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Basking in evening sunshine! Neither the safety switch nor the piercing screw are at all obtrusive; the text on the butt reads “Licensed Trademark of Colt’s Manufacturing Company LLC”

Operational and Functional Accuracy 14.5 / 15

The weight and feel of the gun complement its visual appearance perfectly. With the shells removed there are no extraneous rattles nor movement from any loose parts; it feels solid and realistic in the hand. This is what is known as a “solid-frame” revolver (source: World Guns), as against to the “top-break” mechanism of, for example, the Webleys and “hinged-frame” of Smith & Wesson.

CO2 is loaded by gently easing-off the left-hand side plastic grip panel. The grip is held in place by a metal clip and a small plastic tab, molded as part of the grip at the top, which fits into the frame. At first I thought Umarex had been a bit mean by not including an Allen (Hex) key in order to tighten the CO2, but then noticed the tool for the job very cleverly hidden inside the grip panel. An excellent idea! This key is not only convenient, it is easy to use and you are less likely to overtighten the CO2 capsule which on insertion seals perfectly.

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No Allen keys required! The CO2 capsule seats and seals perfectly; the tightening screw is recessed within the grip and not visible when shooting

The technique for loading a “cartridge” is one I have not seen before in that each is loaded by pressing a 4.5mm BB into the base as against to the front of the shell. The shells are made of metal which may well be brass; they certainly look the part!

Identical to the original, the hammer is then moved to half-cock, the loading gate opened and each shell dropped into the cylinder. As with the Nagant M1895 and Webley Service revolvers, the cylinder rotates in a clockwise direction as viewed by the shooter. I usually like to shoot five shells at a time and the proper way to do this is to skip loading the second shell which results in the hammer resting on an empty chamber when it is again lowered after inserting the fifth shell. This was how they were originally advised to be carried as there was no drop-safety fitted in the late nineteenth century.

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Photo left – the gate open and the hammer at its first-cock position allowing a cartridge to be inserted; right – full-cock with the locking lug again engaged with the cylinder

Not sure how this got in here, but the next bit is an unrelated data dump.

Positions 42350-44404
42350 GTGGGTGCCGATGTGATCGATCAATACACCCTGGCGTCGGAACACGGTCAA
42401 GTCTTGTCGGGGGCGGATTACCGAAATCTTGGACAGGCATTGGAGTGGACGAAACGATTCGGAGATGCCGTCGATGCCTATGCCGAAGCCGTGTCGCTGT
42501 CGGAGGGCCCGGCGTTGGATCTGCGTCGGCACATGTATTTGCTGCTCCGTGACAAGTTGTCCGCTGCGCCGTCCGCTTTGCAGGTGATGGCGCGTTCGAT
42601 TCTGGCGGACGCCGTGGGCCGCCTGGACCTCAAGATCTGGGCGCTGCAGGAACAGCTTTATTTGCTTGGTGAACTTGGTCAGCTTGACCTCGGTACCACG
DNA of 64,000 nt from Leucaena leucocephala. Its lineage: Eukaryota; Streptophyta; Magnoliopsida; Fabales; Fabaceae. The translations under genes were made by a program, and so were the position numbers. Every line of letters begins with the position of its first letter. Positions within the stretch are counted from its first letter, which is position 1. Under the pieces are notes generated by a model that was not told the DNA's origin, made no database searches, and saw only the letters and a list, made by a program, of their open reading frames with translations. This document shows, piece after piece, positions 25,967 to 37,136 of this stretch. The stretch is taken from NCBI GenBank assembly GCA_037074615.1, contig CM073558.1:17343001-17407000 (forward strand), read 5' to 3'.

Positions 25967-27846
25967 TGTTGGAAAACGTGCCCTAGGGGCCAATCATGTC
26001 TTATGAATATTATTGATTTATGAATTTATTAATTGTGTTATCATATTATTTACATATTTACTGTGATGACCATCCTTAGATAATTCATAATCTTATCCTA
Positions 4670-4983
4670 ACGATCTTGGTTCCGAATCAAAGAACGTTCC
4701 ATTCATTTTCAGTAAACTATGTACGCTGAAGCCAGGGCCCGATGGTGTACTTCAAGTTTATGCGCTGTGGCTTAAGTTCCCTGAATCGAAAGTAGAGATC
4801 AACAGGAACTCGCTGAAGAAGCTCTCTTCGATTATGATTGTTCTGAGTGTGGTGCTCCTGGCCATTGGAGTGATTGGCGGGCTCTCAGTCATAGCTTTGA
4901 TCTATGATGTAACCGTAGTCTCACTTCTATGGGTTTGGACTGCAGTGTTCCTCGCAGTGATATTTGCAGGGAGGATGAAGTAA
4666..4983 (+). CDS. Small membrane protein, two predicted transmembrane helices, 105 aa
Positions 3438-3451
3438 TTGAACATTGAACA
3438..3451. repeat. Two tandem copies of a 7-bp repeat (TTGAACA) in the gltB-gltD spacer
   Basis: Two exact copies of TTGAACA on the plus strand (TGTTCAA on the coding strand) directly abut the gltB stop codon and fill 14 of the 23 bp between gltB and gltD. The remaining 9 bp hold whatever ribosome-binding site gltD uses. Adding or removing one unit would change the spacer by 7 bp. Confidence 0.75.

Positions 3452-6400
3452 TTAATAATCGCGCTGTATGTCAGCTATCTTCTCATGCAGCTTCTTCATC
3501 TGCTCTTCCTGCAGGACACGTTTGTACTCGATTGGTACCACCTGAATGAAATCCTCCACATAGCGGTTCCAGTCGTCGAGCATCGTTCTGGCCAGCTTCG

In his article “Classic Handguns – The Colt Single Action Army Revolver” Steve notes four “clicks” when operating the hammer. With this replica there are three distinct stages; the first where the indexing lug drops into the frame allowing shells to be inserted, the second where the lug reappears but does not yet quite engage the cylinder and the third where the revolver is now at full-cock with the cylinder having completed its movement and the indexing lug again fully engaged. All in all very realistic indeed!

As mentioned above, the hammer at rest stands slightly proud when compared to the original, and although it is fitted with a “firing pin”, this is in fact purely for show as CO2 is released by the base of the hammer striking a valve which is hidden from view inside the frame. A working ejector rod is provided in the tube running along the right-hand side of the barrel, although this is not actually required on the replica.

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Photo left – the ejector rod is fully functioning; right – there is a safety switch fitted to the underside of the frame

Shooting 34 / 40

My gun has a muzzle energy reduced to below 2 joules for markets within South East Asia including Hong Kong, Taiwan and Thailand, whereas others (e.g. for Europe and the United States) have up to 3 joules as specified on the box. Whilst mine shoots at a reasonably consistent 325 +/- 5 fps, this is not representative of the muzzle velocity as designed and so I asked Marc, a fellow member of the Umarex Boys Club (UBC), if he would be so kind as to share his observations shot using both Nickel and “Antique” revolvers purchased in the UK and a selection of appropriate 4.5mm BBs.

Barrel length is 5 ½ inches on the Artillery Model, although you could argue that the “effective” barrel length here is in fact 7 inches as the BBs are loaded into the base of the shell.

Marc’s results were as follows:

Antique SAA

Umarex Steel BB’s: (5.4grain)             404.6 fps – 400.6 fps – 398.1 fps

H&N Copper Coated Lead BBs: (7.4grain)         348.7 fps – 347.6 fps – 342.4 fps

Gamo Lead Balls: (8.18grain)             330.1 fps – 326.6 fps – 325.1 fps

Nickel SAA

Umarex Steel BB’s: (5.4grain)             394.1 fps – 391.6 fps – 385.7 fps

H&N Copper Coated Lead BBs: (7.4grain)         344.3 fps – 340.6 fps – 334.6 fps

Gamo Lead Balls: (8.18grain)             318.9 fps – 315.6 fps – 313.1 fps